She applied the “Page 99 Test” to her new book, Live Nude Girl: My Life as an Object, and reported the following:
Page 99 falls a little past the middle of chapter three, which is called “You Only Live Twice,” and which is about the connection between art modeling and mortality.Learn more about Live Nude Girl at the publisher's website.
Bleeding over from 98, the page begins: “Suicide fascinates me, and always has, mostly because I could never imagine committing it myself. Part of why I pose is actually bound up in my irrational superstition that even if, heaven forefend, I meet an untimely end, I will be able to enjoy some kind of earthly immortality, if only in the surviving works for which I’ve posed.”
As luck would have it, my book passes Ford’s test. This page is fairly representative of the book as a whole since Live Nude Girl is an extended meditation on why I, or anyone else, would feel motivated to go into this profession—to take my clothes off and be a part of art—and also why artists feel motivated to work from the figure, or to work at all. I suppose that this death-fear or death-awareness is hugely compelling for them, just as it is for me.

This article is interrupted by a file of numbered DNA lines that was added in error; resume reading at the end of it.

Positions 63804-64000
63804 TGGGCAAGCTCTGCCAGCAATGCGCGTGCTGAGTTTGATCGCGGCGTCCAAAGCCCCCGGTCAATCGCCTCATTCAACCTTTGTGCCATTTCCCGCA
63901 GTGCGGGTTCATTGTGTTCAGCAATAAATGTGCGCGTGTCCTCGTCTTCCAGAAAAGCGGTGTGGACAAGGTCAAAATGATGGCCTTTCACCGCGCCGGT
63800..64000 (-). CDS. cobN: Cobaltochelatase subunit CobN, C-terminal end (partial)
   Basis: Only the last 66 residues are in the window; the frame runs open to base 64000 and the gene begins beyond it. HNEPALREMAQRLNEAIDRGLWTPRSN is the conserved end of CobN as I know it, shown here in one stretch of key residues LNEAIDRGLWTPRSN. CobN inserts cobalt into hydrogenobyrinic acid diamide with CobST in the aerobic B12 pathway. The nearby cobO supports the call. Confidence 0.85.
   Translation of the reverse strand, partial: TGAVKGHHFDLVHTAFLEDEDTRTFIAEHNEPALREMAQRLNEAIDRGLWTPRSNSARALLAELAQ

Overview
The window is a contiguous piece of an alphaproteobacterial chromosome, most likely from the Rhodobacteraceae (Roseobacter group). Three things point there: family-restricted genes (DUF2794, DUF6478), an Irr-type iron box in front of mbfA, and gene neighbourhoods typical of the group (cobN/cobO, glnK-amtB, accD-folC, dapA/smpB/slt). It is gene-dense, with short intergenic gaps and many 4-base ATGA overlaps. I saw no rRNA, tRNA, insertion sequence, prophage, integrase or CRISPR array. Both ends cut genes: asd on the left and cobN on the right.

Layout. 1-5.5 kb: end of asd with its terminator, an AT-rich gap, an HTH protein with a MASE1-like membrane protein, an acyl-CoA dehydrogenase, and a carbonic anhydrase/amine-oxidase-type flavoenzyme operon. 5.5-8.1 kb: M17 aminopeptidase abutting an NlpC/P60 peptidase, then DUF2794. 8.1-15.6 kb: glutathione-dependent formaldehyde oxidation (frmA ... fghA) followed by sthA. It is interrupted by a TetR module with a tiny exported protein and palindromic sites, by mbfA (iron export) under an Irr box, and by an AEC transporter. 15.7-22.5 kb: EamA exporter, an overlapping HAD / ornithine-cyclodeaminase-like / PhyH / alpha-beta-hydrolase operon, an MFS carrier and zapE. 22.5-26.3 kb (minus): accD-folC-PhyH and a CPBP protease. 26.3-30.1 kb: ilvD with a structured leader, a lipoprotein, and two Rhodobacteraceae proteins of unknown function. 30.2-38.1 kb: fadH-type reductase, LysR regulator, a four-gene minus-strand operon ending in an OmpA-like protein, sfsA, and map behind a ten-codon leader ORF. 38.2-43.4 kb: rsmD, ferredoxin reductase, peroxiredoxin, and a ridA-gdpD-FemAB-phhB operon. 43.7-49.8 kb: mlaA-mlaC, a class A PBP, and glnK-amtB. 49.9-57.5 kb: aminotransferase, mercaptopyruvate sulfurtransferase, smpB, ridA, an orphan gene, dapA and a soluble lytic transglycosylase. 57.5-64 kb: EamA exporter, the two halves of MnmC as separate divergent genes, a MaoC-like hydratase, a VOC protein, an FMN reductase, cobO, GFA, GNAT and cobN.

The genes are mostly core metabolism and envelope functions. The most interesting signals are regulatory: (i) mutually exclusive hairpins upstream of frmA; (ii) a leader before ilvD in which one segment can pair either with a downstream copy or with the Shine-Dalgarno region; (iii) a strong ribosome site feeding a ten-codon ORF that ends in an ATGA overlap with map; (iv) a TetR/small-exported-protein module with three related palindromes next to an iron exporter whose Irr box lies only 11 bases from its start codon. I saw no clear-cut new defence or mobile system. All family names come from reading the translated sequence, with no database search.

As I mention earlier in the chapter, John Berger says that art is “an affirmation of the visible which surrounds us and which continually appears and disappears. Without the disappearing, there would perhaps be no impulse to paint.” Death is the ultimate disappearance, and painting and posing for paintings (or photographs or sculptures or drawings) seem like small ways to arrest the passage of lived moments and to remind ourselves of how fleeting they are.
Visit Kathleen Rooney's website.